Thursday, December 6, 2012

Bashing through the snow...


 'Tis the season.  Let the festivities begin. I can't believe it's December already. Time for my favourite holiday, Christmas. Although, Halloween is fun too. Oh and watching kids hunt for Easter eggs is a howl. Wait, gathering for Thanksgiving is all good too. Can't forget about the May Two Four either, they'd take away my Canuck card.

     As you may have guessed, I'm a big kid at heart. I love the holidays, all of them. This year is a bit of an exception. There is nothing twinkling, spinning or sparkling. No tree. The scent of gingerbread isn't wafting from my kitchen. No paper, ribbons or bows. Poor me, right?

     Not so much. I'm moving into a new house on the 14th, probably the best present ever. I'm pretty excited, my own place. The timing might be crushing my normal Christmas routine but certainly not my festive spirit. So... my first Coffee Chat mash up, a bit of a rant and a little bit of an over all update on life here in the kitchen. One stone, a whole flock of birds. Gotta get packing after all.

     First let's bring everyone up to speed on life here in the Kitchen.
Moving, you already know that. Does that mean I have to rename the blog?
My other half has had his diagnosis confirmed, much more on that later in other posts. We're coping.
A good friend is getting married.
In Tuscany
At a medieval fortress.
By a priest from the Vatican.
On Friday the 13th
Appropriate austerity measures translate into 19 days in Tuscany this coming September. I Know.
And that pretty much brings you right up to date with life around here.

     Coffee Chat mash up. Time has been pressing so rather than try and keep up, I'm late for this week's prompt, Traditions and early for next week's Festivities, a two-fer with a bit of a rant thrown in for good measure.

     There are three holiday traditions near and dear to me. I wait, cook and gather.

     That's right, I wait. You will see no twinkling lights in my house until December. (You may still see them twinkling in March but.....) In a world of instant gratification, we seem to have forgotten the thrill of anticipation. Waiting to open presents, decorate, listen to Christmas carols, bake those once a year treats keeps it special. You all know that old saying, "familiarity breeds contempt", I agree. If I have been inundated with Christmas music since the day after Halloween, by December I feel like my ears will bleed if I hear just one more bouncy, jingling beat. Even if it is listening to Eartha Kitt purr through Santa Baby.

     I cook. Nothing says the holidays like the smell of fresh gingerbread, my slightly scorched version of Grandma Fisher's Christmas cakes or Grandma Craig's mincemeat. The tradition of hospitality has been and is alive and well in my family. My biggest regret this year is that I may not have time to get the gingerbread houses done, the hot pepper jelly my grandmother likes so much jarred and ready to take home. The new place may have to be Santa's sweat shop this year.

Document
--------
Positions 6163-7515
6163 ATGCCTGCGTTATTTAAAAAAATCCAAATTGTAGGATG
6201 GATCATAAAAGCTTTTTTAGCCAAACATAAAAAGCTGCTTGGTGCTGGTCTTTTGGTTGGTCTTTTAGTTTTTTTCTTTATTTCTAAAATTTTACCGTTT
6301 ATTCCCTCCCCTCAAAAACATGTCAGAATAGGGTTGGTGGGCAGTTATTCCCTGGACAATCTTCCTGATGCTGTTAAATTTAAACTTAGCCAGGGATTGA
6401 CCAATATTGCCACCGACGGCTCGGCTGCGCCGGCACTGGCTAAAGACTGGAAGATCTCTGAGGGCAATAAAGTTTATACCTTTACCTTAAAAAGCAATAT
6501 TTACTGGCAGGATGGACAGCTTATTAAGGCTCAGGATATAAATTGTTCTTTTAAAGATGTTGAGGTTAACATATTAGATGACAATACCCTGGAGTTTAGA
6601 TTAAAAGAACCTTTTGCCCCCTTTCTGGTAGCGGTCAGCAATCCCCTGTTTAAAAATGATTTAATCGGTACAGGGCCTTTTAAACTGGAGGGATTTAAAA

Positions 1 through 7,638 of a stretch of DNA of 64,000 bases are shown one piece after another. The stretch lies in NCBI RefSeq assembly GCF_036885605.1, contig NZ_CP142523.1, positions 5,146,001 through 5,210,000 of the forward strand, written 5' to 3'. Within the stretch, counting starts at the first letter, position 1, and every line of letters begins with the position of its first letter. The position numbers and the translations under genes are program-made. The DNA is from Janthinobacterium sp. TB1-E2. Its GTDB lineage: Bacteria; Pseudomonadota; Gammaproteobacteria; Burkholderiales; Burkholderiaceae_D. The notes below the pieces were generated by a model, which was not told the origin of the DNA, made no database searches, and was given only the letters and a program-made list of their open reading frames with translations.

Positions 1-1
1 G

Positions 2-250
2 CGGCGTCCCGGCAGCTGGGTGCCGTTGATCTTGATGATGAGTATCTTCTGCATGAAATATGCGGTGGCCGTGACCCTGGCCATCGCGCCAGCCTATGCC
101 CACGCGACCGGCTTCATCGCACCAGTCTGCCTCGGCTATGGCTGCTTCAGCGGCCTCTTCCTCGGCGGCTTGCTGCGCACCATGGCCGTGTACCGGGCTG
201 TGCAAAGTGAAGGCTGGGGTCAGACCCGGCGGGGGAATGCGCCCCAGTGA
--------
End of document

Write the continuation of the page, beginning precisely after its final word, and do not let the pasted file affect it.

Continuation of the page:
We gather. The best part of any holiday. We get together over a mountain of good food and share. Lots of laughing and good cheer. Catching up on the latest, fussing over the newest, re-connecting with each other. We always have and hopefully we always will. And that my friends is what the season is all about.

     So (this is the ranty part, there may be cussing) all of you complainers stop pissing on my parade. If you are offended by my good cheer and wishing you Happy Holidays, Merry Christmas, Happy Kwanzaa or Hanukkah, get over yourself. There is such a thing as being too politically correct and for whatever reason the holiday season brings it to absurd proportions. No I don't wish my Jewish friends Merry Christmas, I'm not an idiot and I actually know enough about my friends and colleagues to know what or if they practice a particular faith and when in doubt, Happy holidays covers my ignorance.

     I love being able to share different holiday traditions with my friends. I may never develop an appreciation for gefilte fish but I've had that silly dreidel song bouncing around in my brain for days.

     For all of you nay sayers, too commercial, we've lost the true meaning, news flash, any holiday is only what you make of it. Stores and media give us what we want. If we don't buy, they won't push.

    Too hectic, stressful? Again, only what you make of it. If you have to have the perfect meal, in the perfectly decorated house adorned with the perfect gifts, I have to wonder if it isn't more ego than effort. Relax, the best gift anyone can give is their time. That is a gift that keeps on giving.

    Take a moment, reach out to a loved one, recapture that child like wonder, believe in the magic of the season. The real gift is fellowship, religious or otherwise.

     Yes, I do think we need a day to commemorate the best in us. No, it doesn't mean it shouldn't last all year, shouldn't be every day but we're not that clever sometimes. We need the reminder.

     I think that's enough ranting.

     Here's a quick and easy recipe for some holiday cheer.

1 1/2 oz honey bourbon
1/2 oz Amaretto
4-6 oz white cranberry juice
Splash of ginger ale, so it sparkles
Over ice in an old fashioned glass ( or Mason jar)
Garnish with some fresh cranberries

Guaranteed to put the jingle in you bells.

     Now if you're still scowling all I can say is lock your doors and stay in well into January. There's Ukrainian Christmas to get through and you know I'll be celebrating.